The United States is urging Zimbabwe's electoral commission to quickly release final results from Saturday's crucial elections. The State Department said delay only increases the possibility for mischief in the vote-counting process. VOA's David Gollust reports from the State Department.
Officials here are joining other governments and Zimbabwean opposition figures in expressing concern about the slow pace of the reporting process from Saturday's election.
The Bush administration had cited, in advance of the voting, several possible irregularities that could preclude a free and fair election.
With only fragmentary results available, State Department Deputy Spokesman Tom Casey lamented the slow pace of the official tabulation.
He urged the Zimbabwean electoral commission to release full results, including those of the presidential election, as quickly as possible:
"We have pointed out some of the concerns we had entering this process that would make potential problems in the vote-counting of very serious concernm," said Tom Casey. "And for us, what is important is that we do not see any undue delay in this process. Certainly the opportunities for mischief increase the longer the delay is between the elections and the announcement of the vote."
Among problems cited by U.S. officials in the run-up to the vote were inaccurate voter lists, an over-abundance of postal ballots for police and security forces, and intimidation including the stationing of police in polling stations in breach of an election accord brokered by Zimbabwe's neighbors.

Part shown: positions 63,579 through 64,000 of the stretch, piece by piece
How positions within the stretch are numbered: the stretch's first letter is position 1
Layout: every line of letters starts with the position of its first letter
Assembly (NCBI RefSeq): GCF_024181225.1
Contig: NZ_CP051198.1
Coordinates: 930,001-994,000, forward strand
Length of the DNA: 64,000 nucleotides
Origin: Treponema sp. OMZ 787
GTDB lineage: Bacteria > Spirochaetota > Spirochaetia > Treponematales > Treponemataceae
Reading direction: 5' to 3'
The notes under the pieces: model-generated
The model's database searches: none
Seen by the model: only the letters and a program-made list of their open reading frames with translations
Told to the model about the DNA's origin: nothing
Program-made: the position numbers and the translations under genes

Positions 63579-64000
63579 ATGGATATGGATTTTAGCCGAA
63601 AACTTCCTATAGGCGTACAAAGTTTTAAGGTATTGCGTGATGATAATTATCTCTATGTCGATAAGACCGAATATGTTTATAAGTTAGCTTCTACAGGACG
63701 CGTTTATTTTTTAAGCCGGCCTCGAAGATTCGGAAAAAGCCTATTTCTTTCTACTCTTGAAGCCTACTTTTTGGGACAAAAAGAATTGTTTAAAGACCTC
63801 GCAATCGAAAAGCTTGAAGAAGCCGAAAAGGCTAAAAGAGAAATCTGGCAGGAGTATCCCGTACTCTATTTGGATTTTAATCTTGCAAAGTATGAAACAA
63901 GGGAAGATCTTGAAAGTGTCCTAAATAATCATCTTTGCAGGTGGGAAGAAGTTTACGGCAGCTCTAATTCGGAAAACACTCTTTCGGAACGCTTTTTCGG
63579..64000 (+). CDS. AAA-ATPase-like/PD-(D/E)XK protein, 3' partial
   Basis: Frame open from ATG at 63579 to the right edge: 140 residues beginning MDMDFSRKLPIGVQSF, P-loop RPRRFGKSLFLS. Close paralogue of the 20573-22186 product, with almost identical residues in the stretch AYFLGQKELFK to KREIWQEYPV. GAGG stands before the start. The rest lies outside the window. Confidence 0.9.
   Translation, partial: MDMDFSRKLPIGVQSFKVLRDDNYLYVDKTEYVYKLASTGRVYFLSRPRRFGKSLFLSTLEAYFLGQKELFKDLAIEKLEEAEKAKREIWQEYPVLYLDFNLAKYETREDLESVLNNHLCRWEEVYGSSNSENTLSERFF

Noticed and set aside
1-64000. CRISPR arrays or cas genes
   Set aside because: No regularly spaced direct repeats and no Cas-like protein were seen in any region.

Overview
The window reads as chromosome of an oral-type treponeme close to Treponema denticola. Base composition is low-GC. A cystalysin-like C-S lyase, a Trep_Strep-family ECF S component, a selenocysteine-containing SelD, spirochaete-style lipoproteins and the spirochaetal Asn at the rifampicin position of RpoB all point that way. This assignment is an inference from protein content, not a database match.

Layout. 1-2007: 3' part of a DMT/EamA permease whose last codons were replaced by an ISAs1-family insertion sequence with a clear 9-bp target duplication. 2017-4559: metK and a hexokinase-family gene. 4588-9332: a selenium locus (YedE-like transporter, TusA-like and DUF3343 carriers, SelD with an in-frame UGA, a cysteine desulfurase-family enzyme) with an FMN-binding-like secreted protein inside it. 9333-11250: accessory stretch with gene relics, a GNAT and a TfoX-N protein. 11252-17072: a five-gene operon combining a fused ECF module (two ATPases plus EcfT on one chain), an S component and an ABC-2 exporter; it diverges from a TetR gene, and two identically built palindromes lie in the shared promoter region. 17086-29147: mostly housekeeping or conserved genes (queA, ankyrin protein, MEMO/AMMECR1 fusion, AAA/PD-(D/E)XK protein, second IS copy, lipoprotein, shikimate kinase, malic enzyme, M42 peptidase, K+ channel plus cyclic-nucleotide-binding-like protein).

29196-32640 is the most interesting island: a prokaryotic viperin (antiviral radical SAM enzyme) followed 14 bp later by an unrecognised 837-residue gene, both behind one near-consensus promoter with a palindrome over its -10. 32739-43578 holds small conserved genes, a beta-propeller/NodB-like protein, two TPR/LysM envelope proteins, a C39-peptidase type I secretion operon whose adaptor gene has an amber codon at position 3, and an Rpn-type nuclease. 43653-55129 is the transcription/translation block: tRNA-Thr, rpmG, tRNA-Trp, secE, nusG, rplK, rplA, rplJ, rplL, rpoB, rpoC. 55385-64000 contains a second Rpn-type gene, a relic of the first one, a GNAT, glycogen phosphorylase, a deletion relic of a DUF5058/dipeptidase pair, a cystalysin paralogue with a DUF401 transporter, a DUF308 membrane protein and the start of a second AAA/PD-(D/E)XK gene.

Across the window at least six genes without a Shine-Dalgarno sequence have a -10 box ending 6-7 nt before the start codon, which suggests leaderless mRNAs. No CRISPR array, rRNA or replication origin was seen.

Earlier Monday, Spokesman Casey made a direct appeal to members of the electoral commission, dominated by pro-government figures, to put aside partisan sympathies and do the right thing - to follow the letter and spirit of the law and ensure an honest and accurate vote-count.
He said the 10 American diplomats who had been among election observers had been given generally broad access to polling stations and other sites. But he said it was unfortunate that the Harare government denied broader requests from non-governmental groups and others for a much more extensive international observer presence.
The presidential and parliamentary elections were widely seen as the most serious challenge to President Robert Mugabe and his ZANU-PF party in 28 years of increasingly authoritarian rule.
Casey said the Zimbabwean people have suffered greatly under Mr. Mugabe's leadership, including past instances where the will of the people has been thwarted. But he appealed for calm in the election aftermath, saying violence serves the interests of no one.